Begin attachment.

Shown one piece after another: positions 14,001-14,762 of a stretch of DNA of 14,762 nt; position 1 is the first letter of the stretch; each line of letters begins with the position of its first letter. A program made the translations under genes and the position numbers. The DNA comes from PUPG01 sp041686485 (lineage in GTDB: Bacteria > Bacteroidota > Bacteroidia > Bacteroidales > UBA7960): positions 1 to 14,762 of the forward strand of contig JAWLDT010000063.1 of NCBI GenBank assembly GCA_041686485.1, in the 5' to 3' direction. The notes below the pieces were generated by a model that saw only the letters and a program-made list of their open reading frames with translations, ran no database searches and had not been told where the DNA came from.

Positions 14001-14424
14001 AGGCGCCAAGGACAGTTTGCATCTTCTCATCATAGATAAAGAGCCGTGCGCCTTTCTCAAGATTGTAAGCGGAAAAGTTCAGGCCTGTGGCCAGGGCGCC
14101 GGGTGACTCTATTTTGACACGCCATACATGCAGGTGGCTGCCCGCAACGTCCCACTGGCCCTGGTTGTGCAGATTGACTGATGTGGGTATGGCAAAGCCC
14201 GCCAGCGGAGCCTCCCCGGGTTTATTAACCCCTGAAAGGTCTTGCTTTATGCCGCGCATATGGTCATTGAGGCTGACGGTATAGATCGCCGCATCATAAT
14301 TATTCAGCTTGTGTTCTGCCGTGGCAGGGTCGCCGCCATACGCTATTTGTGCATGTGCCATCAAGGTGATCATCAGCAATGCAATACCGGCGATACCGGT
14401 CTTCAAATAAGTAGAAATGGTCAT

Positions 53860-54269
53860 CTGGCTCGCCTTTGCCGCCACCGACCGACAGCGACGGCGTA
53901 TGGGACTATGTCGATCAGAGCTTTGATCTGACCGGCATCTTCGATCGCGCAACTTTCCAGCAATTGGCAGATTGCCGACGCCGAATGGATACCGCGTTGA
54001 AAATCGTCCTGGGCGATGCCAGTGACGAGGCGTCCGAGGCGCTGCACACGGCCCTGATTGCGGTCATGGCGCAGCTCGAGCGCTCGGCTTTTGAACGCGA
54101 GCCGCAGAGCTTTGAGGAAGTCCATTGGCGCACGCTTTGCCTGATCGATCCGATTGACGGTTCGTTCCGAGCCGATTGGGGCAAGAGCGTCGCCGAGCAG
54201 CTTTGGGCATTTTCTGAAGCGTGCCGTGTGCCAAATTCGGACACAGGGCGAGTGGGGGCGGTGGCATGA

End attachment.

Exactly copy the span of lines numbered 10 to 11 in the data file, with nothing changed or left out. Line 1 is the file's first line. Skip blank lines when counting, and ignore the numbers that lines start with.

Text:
53901 TGGGACTATGTCGATCAGAGCTTTGATCTGACCGGCATCTTCGATCGCGCAACTTTCCAGCAATTGGCAGATTGCCGACGCCGAATGGATACCGCGTTGA
54001 AAATCGTCCTGGGCGATGCCAGTGACGAGGCGTCCGAGGCGCTGCACACGGCCCTGATTGCGGTCATGGCGCAGCTCGAGCGCTCGGCTTTTGAACGCGA